GfK's index forward looking index for July 2008, which is based on a survey of about 2,000 people, declined to 3.9 from a revised 4.7 in June, according to the latest data released by the Nuremberg- based market-research company earlier this morning.
According to GFK spiraling energy costs and the threat of a further massive rise in the price of gas are increasingly dampening the consumer mood in Germany. Both economic and income expectations dropped for the second time in succession, and the same applies to the propensity to purchase. As a result, the consumer climate indicator for July is forecasting a value of 3.9 points after a revised 4.7 points in June. In light of an inflationary trend which seems to be establishing itself around the three percent mark, GfK has downgraded its previous 2008 forecast for private consumption in real terms from 1%, which was based on an anticipated rate of inflation of 2.5%, to 0.5%.
After losing almost 10 points in May the economic expectations indicator once again declined - by just under 6 points - and now stands at 7.5 points. However, this means that the indicator remains in the positive range, and is still above the long term average of 0 points. The crisis on the financial markets, which is evidently still far from over, the foreseeable cooling of the global economy, which is bound to hit the USA particularly badly, and fears concerning personal purchasing power are causing consumer optimism to wane. In addition, the continuing strength of the euro is likely to weaken the positive growth dynamic of exports.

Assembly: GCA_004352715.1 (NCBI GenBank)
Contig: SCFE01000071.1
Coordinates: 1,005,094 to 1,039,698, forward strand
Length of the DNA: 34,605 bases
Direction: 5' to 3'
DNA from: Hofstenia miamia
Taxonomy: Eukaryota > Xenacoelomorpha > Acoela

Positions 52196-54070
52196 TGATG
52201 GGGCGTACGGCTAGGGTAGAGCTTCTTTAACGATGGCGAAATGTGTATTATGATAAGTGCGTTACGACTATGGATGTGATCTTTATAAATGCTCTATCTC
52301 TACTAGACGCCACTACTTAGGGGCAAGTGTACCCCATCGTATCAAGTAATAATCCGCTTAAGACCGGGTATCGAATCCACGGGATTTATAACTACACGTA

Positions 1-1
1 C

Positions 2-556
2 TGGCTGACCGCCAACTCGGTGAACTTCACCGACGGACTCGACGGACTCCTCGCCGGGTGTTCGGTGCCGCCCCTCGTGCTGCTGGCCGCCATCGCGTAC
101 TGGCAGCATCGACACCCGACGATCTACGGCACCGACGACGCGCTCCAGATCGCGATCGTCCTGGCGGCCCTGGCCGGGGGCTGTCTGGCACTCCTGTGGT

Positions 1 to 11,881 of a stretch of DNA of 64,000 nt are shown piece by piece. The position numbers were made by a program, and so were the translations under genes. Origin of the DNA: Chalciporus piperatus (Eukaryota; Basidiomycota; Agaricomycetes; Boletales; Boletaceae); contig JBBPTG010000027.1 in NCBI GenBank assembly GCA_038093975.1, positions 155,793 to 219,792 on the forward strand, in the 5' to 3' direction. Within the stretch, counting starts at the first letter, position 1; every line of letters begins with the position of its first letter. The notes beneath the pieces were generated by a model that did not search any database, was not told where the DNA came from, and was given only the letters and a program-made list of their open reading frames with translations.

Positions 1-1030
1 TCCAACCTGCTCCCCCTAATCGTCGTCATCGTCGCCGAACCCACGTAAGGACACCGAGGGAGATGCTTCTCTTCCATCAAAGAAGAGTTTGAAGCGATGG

Continuing inflation is also making itself felt on income expectations. This indicator fell in June by over 3 points to its current value of 7.2 points. The last time the indicator was below this level was December 2006. The longer the rate of inflation in Germany remains stuck around the three percent mark, the greater the danger of an anticipated loss of purchasing power on the part of German households. Even the potentially positive effects on private income generated by the rising rate of employment may well be negated by ongoing fears concerning the rising cost of living and high energy prices.
Propensity To Buy
Falling income expectations are leading to a corresponding drop in consumer propensity to buy. After losing 16 points in May, this indicator is once more down - by over three points - and currently stands at -23.7 points, its lowest value since June 2005.
High energy prices and the threat of further drastic price rises, for example, for gas, are consolidating expectations of inflation, which, in turn, is dampening the enthusiasm of German consumers to make purchases. Consumers are assuming that they will have to pay more for energy in the future and that consequently, this money will no longer be available for other purchases.